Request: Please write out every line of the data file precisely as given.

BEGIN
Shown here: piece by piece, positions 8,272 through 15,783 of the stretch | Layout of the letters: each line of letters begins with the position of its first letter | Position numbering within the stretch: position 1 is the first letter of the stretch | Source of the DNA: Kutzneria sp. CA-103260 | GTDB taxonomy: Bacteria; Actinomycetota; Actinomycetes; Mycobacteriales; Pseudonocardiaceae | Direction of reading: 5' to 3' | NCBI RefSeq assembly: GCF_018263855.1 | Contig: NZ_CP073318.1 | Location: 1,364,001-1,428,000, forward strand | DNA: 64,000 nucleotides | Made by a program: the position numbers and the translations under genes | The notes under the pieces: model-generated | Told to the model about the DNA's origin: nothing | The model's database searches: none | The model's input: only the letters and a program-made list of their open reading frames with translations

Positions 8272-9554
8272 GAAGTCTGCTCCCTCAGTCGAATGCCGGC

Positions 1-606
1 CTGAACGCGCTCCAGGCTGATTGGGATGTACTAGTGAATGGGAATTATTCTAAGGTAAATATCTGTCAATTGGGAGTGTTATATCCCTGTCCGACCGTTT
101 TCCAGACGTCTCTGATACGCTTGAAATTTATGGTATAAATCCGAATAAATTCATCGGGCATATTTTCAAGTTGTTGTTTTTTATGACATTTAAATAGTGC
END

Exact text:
Shown here: piece by piece, positions 8,272 through 15,783 of the stretch | Layout of the letters: each line of letters begins with the position of its first letter | Position numbering within the stretch: position 1 is the first letter of the stretch | Source of the DNA: Kutzneria sp. CA-103260 | GTDB taxonomy: Bacteria; Actinomycetota; Actinomycetes; Mycobacteriales; Pseudonocardiaceae | Direction of reading: 5' to 3' | NCBI RefSeq assembly: GCF_018263855.1 | Contig: NZ_CP073318.1 | Location: 1,364,001-1,428,000, forward strand | DNA: 64,000 nucleotides | Made by a program: the position numbers and the translations under genes | The notes under the pieces: model-generated | Told to the model about the DNA's origin: nothing | The model's database searches: none | The model's input: only the letters and a program-made list of their open reading frames with translations

Positions 8272-9554
8272 GAAGTCTGCTCCCTCAGTCGAATGCCGGC

Positions 1-606
1 CTGAACGCGCTCCAGGCTGATTGGGATGTACTAGTGAATGGGAATTATTCTAAGGTAAATATCTGTCAATTGGGAGTGTTATATCCCTGTCCGACCGTTT
101 TCCAGACGTCTCTGATACGCTTGAAATTTATGGTATAAATCCGAATAAATTCATCGGGCATATTTTCAAGTTGTTGTTTTTTATGACATTTAAATAGTGC